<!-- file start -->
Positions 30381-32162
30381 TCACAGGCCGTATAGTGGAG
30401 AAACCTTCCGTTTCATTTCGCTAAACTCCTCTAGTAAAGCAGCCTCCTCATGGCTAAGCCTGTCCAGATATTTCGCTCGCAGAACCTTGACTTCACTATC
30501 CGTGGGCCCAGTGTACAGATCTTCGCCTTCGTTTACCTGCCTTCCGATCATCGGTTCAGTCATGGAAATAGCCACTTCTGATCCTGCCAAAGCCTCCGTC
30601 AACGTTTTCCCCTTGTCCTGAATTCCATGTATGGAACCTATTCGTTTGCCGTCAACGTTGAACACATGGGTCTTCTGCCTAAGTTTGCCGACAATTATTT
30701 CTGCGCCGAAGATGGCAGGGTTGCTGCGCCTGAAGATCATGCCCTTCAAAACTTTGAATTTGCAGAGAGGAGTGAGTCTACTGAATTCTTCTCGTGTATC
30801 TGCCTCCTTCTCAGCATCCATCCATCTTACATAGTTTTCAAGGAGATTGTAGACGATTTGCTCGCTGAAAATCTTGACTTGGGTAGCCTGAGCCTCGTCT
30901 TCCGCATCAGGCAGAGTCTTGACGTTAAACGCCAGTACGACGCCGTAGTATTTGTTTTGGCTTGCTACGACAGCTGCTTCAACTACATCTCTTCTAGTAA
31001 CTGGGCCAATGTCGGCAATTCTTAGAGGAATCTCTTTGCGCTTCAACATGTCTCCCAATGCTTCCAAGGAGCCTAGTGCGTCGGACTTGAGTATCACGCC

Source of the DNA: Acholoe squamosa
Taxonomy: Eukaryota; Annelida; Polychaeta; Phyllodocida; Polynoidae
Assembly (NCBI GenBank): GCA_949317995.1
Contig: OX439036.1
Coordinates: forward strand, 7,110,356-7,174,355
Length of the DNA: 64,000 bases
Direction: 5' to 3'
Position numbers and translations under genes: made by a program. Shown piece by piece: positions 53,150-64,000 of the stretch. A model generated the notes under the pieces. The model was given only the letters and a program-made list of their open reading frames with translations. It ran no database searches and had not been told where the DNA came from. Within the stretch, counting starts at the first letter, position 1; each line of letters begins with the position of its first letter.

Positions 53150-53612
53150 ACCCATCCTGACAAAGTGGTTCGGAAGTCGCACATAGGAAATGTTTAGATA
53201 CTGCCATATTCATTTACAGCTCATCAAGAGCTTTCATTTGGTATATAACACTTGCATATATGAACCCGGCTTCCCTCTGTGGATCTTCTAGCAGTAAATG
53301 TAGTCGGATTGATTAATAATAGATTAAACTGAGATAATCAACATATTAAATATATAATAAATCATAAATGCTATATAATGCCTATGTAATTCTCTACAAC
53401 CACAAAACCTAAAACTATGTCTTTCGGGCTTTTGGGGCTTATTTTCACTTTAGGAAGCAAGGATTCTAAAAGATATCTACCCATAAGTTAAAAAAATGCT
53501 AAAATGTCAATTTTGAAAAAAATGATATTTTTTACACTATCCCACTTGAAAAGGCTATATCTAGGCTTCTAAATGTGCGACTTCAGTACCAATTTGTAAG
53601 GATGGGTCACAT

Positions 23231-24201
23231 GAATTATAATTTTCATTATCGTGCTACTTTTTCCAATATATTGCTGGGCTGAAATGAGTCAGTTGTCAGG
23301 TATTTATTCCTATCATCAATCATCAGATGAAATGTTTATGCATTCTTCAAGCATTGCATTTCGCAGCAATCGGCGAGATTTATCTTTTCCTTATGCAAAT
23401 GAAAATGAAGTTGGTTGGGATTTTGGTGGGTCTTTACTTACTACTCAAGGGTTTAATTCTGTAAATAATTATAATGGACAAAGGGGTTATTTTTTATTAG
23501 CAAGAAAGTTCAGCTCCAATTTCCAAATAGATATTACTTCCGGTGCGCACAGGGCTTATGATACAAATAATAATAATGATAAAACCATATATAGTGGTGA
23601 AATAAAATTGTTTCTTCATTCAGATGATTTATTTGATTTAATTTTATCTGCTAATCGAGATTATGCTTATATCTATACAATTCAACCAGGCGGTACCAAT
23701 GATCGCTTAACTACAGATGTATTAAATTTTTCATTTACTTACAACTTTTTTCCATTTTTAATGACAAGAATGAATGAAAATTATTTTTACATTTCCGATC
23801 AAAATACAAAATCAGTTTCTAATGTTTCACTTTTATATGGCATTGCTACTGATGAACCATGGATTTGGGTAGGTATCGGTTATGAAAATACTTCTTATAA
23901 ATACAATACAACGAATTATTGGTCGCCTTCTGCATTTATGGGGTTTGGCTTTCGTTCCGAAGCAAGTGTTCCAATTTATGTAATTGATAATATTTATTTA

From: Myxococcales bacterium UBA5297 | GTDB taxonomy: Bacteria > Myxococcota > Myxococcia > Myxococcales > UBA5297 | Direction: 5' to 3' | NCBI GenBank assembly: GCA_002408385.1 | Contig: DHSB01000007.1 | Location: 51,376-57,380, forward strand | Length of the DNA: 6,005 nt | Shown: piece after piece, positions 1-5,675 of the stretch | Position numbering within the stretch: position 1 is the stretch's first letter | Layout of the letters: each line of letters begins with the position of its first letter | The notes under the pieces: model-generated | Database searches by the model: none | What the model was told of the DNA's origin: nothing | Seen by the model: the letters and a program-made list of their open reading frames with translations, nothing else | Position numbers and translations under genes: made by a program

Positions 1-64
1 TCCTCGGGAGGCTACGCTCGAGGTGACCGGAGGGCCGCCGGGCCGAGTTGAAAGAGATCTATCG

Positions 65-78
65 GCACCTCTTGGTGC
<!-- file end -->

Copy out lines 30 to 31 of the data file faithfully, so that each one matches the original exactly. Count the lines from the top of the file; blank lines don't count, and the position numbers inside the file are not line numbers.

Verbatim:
23601 AATAAAATTGTTTCTTCATTCAGATGATTTATTTGATTTAATTTTATCTGCTAATCGAGATTATGCTTATATCTATACAATTCAACCAGGCGGTACCAAT
23701 GATCGCTTAACTACAGATGTATTAAATTTTTCATTTACTTACAACTTTTTTCCATTTTTAATGACAAGAATGAATGAAAATTATTTTTACATTTCCGATC